Is Japanese oak in danger?

Japanese oak wilt is a type pathogenic disease caused by a fungus transmitted via beetles burrowing into oak trees and laying eggs. Today we look at the disease in recent years, what it means for Japan’s forests, and how it might one day impact whisky drinkers.

Mizunara casks are becoming increasingly common in whisk(e)y. Borne of necessity as Suntory and Nikka could not import casks from the US or Europe in wartime, today you’ll find distilleries worldwide giving the wood their attention. Despite the cost, the difficulty of working with the wood, and the lengthy maturations required, marketing wins, and demand continues to grow.

Coopers like Ariake Sangyo can only meet that demand with a healthy, sustainable population of trees. Let’s take a walk through a Japanese forest.

The fungus Raffaelea quercivora, discovered in 2002, causes Japanese oak wilt. Of particular interest is the vector. Oak ambrosia beetles carrying the fungi burrow tiny holes into the tree to mate, lay eggs, and grow larvae, feeding on the multiplying fungus spores. They’re not alone: pheromones attract even more beetles, bringing more fungi via new burrows. The tree’s defense mechanisms kick in as the fungi spread deeper into the trunk. Eventually, its xylem and phloem clog up. The tree withers and dies from lack of water. Now mature, the adult beetles emerge the next year, looking for a new tree.

Japan’s forest ministry reported 19.2 hectares of oak wilt nationwide in their 2020 survey. Wilt was reported in 42 of the country’s 47 prefectures, with some prefectures showing triple-digit increases vs. 2019 in the impacted areas. Overall, oak wilt has been found increasingly in Japan’s northern prefectures.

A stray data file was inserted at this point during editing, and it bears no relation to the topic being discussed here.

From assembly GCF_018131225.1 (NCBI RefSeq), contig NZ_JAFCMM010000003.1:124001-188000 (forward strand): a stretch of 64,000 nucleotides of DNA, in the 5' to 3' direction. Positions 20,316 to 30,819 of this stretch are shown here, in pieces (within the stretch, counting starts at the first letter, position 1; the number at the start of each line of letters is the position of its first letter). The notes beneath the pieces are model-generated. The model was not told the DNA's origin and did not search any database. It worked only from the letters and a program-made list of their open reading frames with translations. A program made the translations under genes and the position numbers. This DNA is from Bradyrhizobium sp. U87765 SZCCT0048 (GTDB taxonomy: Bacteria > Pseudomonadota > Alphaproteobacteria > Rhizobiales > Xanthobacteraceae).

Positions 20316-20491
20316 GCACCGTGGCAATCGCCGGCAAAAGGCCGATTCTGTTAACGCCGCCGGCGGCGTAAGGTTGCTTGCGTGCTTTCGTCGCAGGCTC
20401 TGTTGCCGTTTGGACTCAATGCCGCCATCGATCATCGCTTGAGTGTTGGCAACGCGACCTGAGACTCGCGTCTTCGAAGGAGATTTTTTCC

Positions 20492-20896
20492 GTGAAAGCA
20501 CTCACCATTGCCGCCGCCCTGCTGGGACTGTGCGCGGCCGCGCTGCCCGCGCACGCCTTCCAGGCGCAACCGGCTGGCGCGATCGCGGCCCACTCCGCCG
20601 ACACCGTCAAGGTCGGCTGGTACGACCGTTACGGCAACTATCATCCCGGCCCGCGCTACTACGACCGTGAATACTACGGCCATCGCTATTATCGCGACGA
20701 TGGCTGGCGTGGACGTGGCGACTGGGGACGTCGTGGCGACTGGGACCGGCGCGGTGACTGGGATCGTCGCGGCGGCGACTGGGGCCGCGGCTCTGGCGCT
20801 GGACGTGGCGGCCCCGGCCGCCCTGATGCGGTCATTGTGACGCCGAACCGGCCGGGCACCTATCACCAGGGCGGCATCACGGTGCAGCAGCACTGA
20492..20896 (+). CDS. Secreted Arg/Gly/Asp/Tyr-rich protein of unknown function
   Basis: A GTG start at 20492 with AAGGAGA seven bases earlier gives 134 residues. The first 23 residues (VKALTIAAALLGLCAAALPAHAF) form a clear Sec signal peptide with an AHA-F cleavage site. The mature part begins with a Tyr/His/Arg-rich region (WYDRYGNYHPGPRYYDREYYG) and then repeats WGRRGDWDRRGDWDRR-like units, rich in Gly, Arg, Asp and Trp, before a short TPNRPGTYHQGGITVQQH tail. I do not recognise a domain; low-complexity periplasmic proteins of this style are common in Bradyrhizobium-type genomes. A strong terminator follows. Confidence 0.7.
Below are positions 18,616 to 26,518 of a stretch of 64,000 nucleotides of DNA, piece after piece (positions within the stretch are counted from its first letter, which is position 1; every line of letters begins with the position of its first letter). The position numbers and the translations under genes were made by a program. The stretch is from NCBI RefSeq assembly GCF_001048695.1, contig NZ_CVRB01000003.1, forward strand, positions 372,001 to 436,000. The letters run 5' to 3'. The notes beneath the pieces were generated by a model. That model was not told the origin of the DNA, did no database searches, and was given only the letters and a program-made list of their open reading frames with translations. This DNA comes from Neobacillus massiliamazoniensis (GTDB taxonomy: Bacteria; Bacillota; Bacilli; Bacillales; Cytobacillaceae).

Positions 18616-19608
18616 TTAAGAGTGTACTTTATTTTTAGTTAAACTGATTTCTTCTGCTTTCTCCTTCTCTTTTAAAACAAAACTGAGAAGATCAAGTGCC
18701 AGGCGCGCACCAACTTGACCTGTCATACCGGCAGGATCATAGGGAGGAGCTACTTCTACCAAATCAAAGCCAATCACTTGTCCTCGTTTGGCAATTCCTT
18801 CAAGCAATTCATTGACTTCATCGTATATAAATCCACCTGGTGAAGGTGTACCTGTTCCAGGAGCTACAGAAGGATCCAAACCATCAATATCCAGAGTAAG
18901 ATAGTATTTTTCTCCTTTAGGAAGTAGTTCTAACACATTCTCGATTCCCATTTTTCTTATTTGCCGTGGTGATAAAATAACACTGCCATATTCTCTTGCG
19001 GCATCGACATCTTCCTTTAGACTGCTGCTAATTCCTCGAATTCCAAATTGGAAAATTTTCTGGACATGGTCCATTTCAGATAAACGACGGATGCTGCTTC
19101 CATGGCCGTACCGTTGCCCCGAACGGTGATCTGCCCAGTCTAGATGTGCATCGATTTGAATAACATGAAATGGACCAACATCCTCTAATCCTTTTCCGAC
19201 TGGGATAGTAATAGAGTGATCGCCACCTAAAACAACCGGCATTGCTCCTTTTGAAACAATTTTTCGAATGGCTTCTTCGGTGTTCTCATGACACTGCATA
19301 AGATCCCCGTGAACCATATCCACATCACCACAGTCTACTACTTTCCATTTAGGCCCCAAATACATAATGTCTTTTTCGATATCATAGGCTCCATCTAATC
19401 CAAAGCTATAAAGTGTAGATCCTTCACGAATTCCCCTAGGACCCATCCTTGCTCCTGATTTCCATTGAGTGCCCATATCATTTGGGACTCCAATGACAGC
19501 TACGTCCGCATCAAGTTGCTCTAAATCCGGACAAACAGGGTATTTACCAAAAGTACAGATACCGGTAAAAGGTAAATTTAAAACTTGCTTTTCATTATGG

For comparison’s sake, 20 hectares is about the size of Grand Central Station or half the size of Vatican City. While 19.2 hectares is lower than the 2010 peak of 32.5 hectares, the upward trend over the past couple of years is somewhat unsettling.

And whisky? While mizunara trees grow throughout Japan, coopers often source the wood used to make whisky’s beloved mizunara casks from Hokkaido, Japan’s northernmost prefecture. Because of its colder climate, the prefecture’s mizunara trees have a tighter grain, making them ideal for whisky casks.

Of all the kinds of oak in Japan, mizunara is also the most susceptible to oak wilt. While Hokkaido has no shortage of trees — it has a quarter of the entire country’s forestland — oak wilt generally hits older, thicker mizunara trees. The same kind we want for making casks.

Oak wilt has not been discovered in Hokkaido… yet. However, a 2020 study trapped five oak ambrosia beetles in the southern part of the prefecture, proving they’ve already arrived. It’s likely only a matter of time before we start seeing oak wilt in Hokkaido’s mizunara forests.

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